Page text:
In short, the cat really owns the neighborhood — we just live here.

Our Lupine Seed Harvest

In Maine, we love our lupine flowers, which seem to grow everywhere — even by the side of the road, without any tending.  We have three beautiful lupines right in front of our house, and I’m interested in trying to grow lupines elsewhere on our property.  But if you want to harvest lupine seeds and grow lupines, you need to work at it.

Later in the summer, the lupine flowers are replaced by lupine seed pods, which look like hairy pea pods.  (This is not surprising, because lupines are a part of the bean family of plants.)  If you want to harvest the seeds, you need to wait until the seed pods dry out and you can hear the seeds rattling around in the pod.  Then you patiently open the pods one by one, free the seeds from the pod, drop the seeds into a storage container — in our case, a coffee cup — and then wait to plant the seeds until the end of the season.  If you plant them too early, they’ll be found and consumed by birds and the other hungry critters of Maine.  The lupine seeds then need to experience multiple weeks of cold weather before they germinate and new plants can grow.

Unfortunately, I waited too long to do the seed harvest from the plants in the front of the house.  By the time I checked them, most of the pods had already burst open and dropped their seeds — and lupine seeds are incredibly tiny and heavy, so I wasn’t going to be able to find and retrieve them from the ground.  However, I found some unopened pods, and we retrieved some additional pods from plants along the roadway.  With the help of Dr. Science and the GV Jogger, who pitched in with us and enjoyed the simple pleasures of pod opening and seed retrieval, we’ve now collected several hundred of the small black seeds, which I will try to plant this fall. 

According to the Mainers, you should try to position the lupine seeds in areas where there isn’t much competition from other plants.  In addition, lupines seem to prefer rocky soil — and we’ve got plenty of that.  I’ve got several locations in mind where I would love to see some lupine plants take root.  I’ll be hoping that some of the seeds avoid the foraging of our neighborhood birds and animals, so that next spring we’ve got a serious lupine bloom on our hands.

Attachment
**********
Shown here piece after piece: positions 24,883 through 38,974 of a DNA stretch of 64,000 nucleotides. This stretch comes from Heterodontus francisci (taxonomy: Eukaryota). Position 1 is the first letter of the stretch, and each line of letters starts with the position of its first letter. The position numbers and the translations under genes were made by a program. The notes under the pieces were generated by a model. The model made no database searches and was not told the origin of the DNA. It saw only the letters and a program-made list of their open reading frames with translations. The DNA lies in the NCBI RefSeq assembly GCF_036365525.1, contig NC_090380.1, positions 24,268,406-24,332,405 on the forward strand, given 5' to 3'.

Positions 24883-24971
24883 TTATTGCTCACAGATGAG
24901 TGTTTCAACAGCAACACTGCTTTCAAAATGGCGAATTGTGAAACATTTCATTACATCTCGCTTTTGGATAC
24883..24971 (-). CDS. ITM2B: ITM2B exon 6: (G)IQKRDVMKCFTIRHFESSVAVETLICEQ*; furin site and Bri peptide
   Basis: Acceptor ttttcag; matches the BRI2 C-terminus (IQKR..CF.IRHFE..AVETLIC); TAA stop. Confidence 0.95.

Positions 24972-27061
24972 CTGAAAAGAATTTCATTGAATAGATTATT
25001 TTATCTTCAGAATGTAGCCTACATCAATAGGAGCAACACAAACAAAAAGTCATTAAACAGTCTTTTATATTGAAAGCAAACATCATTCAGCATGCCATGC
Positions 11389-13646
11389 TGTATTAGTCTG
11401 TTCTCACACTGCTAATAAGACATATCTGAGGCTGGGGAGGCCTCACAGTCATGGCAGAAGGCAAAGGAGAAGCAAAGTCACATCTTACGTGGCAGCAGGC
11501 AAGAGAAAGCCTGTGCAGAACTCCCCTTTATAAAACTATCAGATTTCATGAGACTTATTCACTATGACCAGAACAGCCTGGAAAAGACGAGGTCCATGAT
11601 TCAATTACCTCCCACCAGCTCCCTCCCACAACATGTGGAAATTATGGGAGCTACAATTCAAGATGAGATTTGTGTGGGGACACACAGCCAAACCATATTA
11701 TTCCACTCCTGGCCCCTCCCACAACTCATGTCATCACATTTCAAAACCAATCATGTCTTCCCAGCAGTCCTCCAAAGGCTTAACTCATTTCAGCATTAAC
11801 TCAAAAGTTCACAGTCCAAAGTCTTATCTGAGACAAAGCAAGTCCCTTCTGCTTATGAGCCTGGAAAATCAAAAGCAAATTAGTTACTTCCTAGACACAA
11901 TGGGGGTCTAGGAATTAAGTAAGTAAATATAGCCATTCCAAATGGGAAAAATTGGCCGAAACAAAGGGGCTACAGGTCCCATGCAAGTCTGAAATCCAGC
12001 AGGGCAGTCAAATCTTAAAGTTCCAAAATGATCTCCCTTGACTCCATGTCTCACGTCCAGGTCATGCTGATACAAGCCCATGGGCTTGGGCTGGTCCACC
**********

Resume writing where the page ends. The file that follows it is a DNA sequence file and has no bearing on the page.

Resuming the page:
A Sad Case Of “Apple Scab”

There’s a little crab apple tree in the side yard of our place in Stonington.  I feel sorry for it.  The tree seems to struggle and has never produced fruit or flowers during the time we’ve had the place.  It has remained small and spindly despite my best efforts to help it grow.  I’ve tried watering it liberally, and I’ve driven those tree fertilizer spikes into the area around the tree to try to give it nutrients.  Unfortunately, it remains stunted.  It may just be that the rocky soil isn’t good for a tree.

This year, a kind of white discoloration appeared on some of the leaves on the tree.  In trying to figure out what it was, I learned something kind of cool about the University of Maine.  The U of M Cooperative Extension offers the services of a plant disease diagnostic lab that will test any sample you send and let you know what the problem is.  You just clip off some leaves that show the problem, put them in a plastic bag, give them your name and address and email information, and send the sample off to Orono, Maine for analysis. 

We took advantage of the service to send in some clippings from the little tree for examination and testing.  Yesterday we received a report from one of the scientists working at the lab — about a week after we sent it off.  That’s pretty impressive, and much appreciated.